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I guess we should take it as a good thing that certain friends have voiced concerns for our wellbeing. After all, it’s comforting to know that there are people out there who actually care about us. On the other hand, it’s funny to hear how some folks still seem doubtful about our efforts (we hear these things through the grapevine, never directly). We experienced this first 8 years ago when we made public our plans to go cruising, but seems even more funny now considering all that we’ve managed to work our way through, both on and off the water. Oh well. 🙂

Our planned departure is less than 48 hours away. On Thursday morning, after a hardy breakfast, we’ll point our bikes south, and ride up the long, steep hill that we’ve climbed dozens of times already. We have our first three nights’ stopping places already mapped out, and rather than trying to wild camp or book ourselves into an expensive hotel, we’ll be taking advantage of the hospitality of two different Warmshowers hosts, and one contact from our Facebook page.

The last of our gear packages arrived this morning, and in it was a puffy, down-filled jacket for Rebecca (mine arrived last week). It seems strange to think that warm clothes will be needed given that we’re heading to the desert, but nights and early mornings can get chilly, as evidenced by this morning where we woke to a damp fog instead of sunshine.


We plan ahead… bikepacking-sized maple syrup!

Along with dozens of other last-minute odds and ends, Rebecca has taken it upon herself to attempt to trace the Baja Divide route – the track that we’ll be following once we cross the Mexican border – onto the National Geographic maps that we purchased. It’s unlikely that we’ll have nice paper maps for all of our travels but for this section, where re-supply points can be days apart, we though that having them as a backup would be a nice touch. Hopefully this kind of prudent thinking will appease some of our friends’ and family’s concerns.


  1. Both of you will be fine! Great planning does pay off. There have been others before you and there will be others after you’all. Saddle time can either be a bitch of a mind game but you both have solid background in training knowledge and how to push through….to make happen. I am looking forward to your travels. Good Luck. And golly have fun!

  2. Oh my gosh! You two will rock this! I have no doubts. Of course it is the kind of thing my husband and I do. As the same as sailing, may the winds be at your back.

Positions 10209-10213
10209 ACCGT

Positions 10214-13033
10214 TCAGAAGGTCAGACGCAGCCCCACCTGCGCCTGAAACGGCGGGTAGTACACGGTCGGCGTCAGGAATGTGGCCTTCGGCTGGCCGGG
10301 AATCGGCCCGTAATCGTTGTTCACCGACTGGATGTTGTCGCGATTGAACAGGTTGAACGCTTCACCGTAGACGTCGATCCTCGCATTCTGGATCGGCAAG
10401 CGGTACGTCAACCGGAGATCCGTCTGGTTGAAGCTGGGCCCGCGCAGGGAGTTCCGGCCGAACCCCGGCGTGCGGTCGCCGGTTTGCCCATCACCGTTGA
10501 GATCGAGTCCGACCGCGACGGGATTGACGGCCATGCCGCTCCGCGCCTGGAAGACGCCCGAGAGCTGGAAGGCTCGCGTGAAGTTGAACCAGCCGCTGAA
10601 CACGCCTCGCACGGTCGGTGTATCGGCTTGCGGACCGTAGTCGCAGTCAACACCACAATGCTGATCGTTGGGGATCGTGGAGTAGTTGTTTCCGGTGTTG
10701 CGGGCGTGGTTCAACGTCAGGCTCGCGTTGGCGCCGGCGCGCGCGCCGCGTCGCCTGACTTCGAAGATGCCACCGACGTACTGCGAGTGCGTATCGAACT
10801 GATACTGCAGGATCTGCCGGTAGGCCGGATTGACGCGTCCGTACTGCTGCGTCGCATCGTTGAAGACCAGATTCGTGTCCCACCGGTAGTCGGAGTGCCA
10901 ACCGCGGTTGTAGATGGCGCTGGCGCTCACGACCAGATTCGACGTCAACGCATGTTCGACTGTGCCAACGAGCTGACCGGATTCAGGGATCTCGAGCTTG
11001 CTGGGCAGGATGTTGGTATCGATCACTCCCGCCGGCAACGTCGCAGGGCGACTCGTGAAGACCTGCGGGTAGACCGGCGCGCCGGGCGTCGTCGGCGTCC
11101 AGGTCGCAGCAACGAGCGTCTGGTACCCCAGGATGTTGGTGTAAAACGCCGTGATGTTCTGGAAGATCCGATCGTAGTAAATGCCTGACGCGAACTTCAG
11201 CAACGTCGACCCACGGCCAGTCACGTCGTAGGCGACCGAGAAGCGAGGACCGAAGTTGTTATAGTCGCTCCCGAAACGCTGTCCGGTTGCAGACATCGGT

3. Your friends shouldn’t worry too much about that. I never used the paper map while in Baja, I found the GPS in my phone and watch to be far superior and my partner had a GPS with maps, waypoints and route loaded as well, so we had triple redundancy in electronics alone. In addition, unlike on the ocean, there are people to ask questions of.

    The Resupply Guide was essential paper, however:
    I always had that handy and constantly referred to it.

    One morning, we woke up to a damp fog in Baja. BEST MORNING EVER!!! The miles came so easy while that lasted.

    • Fog in Baja? I would never have imagined it.

      I plan to print off the resupply guide too so that we have easy access to it. As for the maps, my guess is that you’re right, we won’t use them much for navigation. They’re fun to look at though, to help visualize the big picture, just like the paper charts we carried on the boat.

  4. Who ever peddles the fastest will be fine, bears, bandits, they will go after the slower rider. No worries. After all, its part of the food chain..right? And your going south instead of north, so its all downhill.

    We have confidence in you, if you need any other advise or opinions, we both will be here for you for a long time 🙂

  5. I definitely believe in you and Rebecca. Knowing how much there is to learn on a boat, leaves me certain that you can handle this new adventure too! Of course you will have some tough times but that is to be expected. The difference is you two have the determination, physical strength and perseverance to push ahead. You inspire me to follow your dreams!!

  6. I will just echo another comment – rear view mirrors are really important! Also those rear light/cameras are pretty good. Ride safe, Mike and Rebecca.

  7. All the best and happy pedaling!

  8. Bob & I were just saying the other day that we know that you both will do great with this new adventure. We met you two early on in your last and have known how well you plan and work toward accomplishing what you set out to do (but still realize that plans can always change) so we have no doubt that this will be a wonderful new way of travel for you both. Best wishes and hope that it works out to be what you wish it to be. Will enjoy tagging along (and letting you get the saddle sores for us!)

  9. Oh FFS, what is wrong with folks. Seriously. All my life I’ve dealt with that kind of nonsense. Bottom line is that most folks are averse to change. I should know Mike. That’s how I make my living now… I’m a Change Manager. People are change averse. Things outside their comfort zone give ’em the willies. Nothing pushes someone into unsafe space like challenging key assumptions about what it is possible for us to do with our lives. By homeschooling, cruising (bike or boat), hiking, walkabouting, trailering, caravanning, living off the land, living off the grid, name it… we challenge the assumption that you get a job, buy a house, have a partner, make offspring, raise them, get cancer and die. Yeah nah.

    • You’re right, change is a huge fear for most people, the thought that if something changes, the future will be worse off than what they have now. A fear of loss in certain ways.

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